Playing Steel Diver has got me thinking about a problem that some gamers undoubtedly tackle at times: frustration or flat-out rage. My brothers and I can’t play Super Smash Bros. Brawl together without screaming at each other at some point. Being the older, more mature one, I generally try to keep my cool, but the unpleasant feeling (like a flame in the gut) inevitably comes, whether I let it out or not. Steel Diver is another example of a game that can really push the limits of my short fuse.
What is it about these games that makes us want to throw whatever we’re holding into the nearest wall? How can we prevent or defuse that rage? Read on to discover the answers from someone who has broken more than just Wii remote wrist-straps!
To answer these troubling questions, I will refer to The Legend of Zelda: Spirit Tracks. A few days ago, I reached the lair of the second boss: Fraaz. Zelda bosses tend to have obvious weak points. Fraaz is no exception. Well, I lost against him on my first try. “Okay,” I thought to myself, “now I definitely know how to beat him. It’s that tricky third stage.” So I tried again. My idea on how to best Fraaz in the third stage of the fight didn’t work. I lost again. That is the point at which I could have lost control. But I didn’t. Why? Because the single ounce of reason that I had left in me spoke: “Don’t try to beat this boss again, Holly.” I quit playing, and it wasn’t long before I felt good sense and calm return.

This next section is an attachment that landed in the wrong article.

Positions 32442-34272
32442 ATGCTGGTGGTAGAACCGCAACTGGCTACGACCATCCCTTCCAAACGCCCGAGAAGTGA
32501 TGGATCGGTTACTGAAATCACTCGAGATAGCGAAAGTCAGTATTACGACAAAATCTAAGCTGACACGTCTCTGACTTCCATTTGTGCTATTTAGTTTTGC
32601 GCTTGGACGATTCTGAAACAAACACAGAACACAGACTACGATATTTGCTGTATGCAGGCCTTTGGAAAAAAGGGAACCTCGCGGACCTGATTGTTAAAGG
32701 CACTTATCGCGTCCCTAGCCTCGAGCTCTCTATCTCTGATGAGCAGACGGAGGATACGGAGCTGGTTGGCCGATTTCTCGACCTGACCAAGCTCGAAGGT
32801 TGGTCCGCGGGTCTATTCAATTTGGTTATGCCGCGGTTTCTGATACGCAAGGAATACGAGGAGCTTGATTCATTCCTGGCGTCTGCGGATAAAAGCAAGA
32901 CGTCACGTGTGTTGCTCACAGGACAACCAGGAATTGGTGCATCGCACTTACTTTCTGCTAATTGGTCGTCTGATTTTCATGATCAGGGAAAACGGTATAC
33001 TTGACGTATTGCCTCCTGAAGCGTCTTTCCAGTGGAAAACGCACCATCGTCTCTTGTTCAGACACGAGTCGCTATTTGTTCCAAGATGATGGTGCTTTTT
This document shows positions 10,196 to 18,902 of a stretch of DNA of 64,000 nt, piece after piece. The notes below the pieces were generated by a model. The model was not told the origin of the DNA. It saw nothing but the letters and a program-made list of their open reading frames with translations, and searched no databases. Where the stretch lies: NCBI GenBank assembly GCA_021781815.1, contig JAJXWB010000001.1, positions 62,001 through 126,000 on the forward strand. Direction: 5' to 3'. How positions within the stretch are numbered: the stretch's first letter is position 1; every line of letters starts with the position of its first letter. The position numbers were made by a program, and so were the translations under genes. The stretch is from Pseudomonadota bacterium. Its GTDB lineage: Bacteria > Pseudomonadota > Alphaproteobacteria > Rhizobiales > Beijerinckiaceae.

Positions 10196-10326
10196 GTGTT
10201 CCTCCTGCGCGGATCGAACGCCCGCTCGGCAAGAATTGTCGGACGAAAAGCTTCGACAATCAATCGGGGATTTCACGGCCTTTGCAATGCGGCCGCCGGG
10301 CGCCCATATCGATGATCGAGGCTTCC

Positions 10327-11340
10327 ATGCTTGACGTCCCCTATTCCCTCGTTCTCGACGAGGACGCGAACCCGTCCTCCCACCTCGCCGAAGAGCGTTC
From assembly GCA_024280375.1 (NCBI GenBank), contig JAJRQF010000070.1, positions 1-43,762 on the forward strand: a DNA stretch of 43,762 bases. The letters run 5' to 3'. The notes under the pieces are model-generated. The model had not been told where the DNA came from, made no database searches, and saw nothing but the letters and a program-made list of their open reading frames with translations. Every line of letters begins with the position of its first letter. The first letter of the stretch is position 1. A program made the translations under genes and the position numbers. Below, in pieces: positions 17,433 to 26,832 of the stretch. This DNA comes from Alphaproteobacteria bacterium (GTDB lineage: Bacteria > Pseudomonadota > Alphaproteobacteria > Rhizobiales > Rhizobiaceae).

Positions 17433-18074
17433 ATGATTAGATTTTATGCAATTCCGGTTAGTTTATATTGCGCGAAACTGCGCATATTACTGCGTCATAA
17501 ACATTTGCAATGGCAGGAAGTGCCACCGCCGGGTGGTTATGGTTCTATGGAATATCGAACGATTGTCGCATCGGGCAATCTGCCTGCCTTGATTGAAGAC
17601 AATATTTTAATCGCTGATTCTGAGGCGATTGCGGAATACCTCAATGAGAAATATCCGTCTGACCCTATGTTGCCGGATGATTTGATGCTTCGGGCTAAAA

Next time I face Fraaz, I can do so with my wits about me. If I can offer just one bit of solid advice: it’s okay to get angry while playing video games: just learn to listen to that voice of reason, no matter how small it is. It might save you a TV screen, or a copy of Pokemon Stadium 2 (am I getting too specific?), or your very pride.
Have any advice? Brave enough to share your own story? Here’s one gamer who’s open to any comments!